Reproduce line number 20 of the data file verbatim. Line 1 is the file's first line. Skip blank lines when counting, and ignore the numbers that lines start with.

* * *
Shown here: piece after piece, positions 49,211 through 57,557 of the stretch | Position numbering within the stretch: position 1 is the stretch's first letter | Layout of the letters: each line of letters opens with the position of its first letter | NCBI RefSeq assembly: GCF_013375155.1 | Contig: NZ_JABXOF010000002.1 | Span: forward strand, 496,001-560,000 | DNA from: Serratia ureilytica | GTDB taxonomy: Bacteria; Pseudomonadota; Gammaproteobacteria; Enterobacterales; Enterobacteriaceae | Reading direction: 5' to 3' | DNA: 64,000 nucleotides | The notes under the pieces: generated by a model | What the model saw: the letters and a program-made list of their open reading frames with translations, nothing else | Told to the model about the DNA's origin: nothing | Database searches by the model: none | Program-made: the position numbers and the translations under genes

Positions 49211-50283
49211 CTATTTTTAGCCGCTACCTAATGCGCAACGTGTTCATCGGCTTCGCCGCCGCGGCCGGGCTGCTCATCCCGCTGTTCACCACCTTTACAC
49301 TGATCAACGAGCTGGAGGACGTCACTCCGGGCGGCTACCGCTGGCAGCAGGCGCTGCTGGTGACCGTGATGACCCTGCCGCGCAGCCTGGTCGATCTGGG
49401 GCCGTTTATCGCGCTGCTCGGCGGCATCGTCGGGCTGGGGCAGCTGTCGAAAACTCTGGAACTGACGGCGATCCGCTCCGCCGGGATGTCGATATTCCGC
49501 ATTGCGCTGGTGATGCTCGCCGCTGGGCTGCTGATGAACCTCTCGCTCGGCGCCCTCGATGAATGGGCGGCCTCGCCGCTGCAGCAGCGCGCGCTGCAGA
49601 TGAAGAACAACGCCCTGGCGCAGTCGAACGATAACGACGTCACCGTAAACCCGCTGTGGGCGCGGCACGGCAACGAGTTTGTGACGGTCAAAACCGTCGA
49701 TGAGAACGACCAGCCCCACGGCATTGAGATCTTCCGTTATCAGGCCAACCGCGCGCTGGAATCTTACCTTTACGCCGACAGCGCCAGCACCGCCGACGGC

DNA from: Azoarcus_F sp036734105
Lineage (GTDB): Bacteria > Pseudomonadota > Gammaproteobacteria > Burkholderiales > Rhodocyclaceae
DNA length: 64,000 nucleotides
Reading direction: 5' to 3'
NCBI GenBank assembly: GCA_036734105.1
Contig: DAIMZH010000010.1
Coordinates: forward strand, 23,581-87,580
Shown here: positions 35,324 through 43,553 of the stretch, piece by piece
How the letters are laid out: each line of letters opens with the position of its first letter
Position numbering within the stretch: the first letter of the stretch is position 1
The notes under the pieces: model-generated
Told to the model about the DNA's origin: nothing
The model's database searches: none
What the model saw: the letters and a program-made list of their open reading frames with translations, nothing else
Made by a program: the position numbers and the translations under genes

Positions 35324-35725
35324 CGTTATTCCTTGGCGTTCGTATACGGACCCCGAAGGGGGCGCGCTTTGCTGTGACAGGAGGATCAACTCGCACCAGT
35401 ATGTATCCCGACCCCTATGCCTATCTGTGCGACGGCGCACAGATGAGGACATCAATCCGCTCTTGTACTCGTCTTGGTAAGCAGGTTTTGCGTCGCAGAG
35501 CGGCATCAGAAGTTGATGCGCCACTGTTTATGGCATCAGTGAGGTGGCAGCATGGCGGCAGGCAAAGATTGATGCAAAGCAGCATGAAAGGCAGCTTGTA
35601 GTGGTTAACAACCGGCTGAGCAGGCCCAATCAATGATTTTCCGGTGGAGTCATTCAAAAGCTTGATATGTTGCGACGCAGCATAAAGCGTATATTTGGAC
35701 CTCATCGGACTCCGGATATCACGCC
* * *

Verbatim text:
Told to the model about the DNA's origin: nothing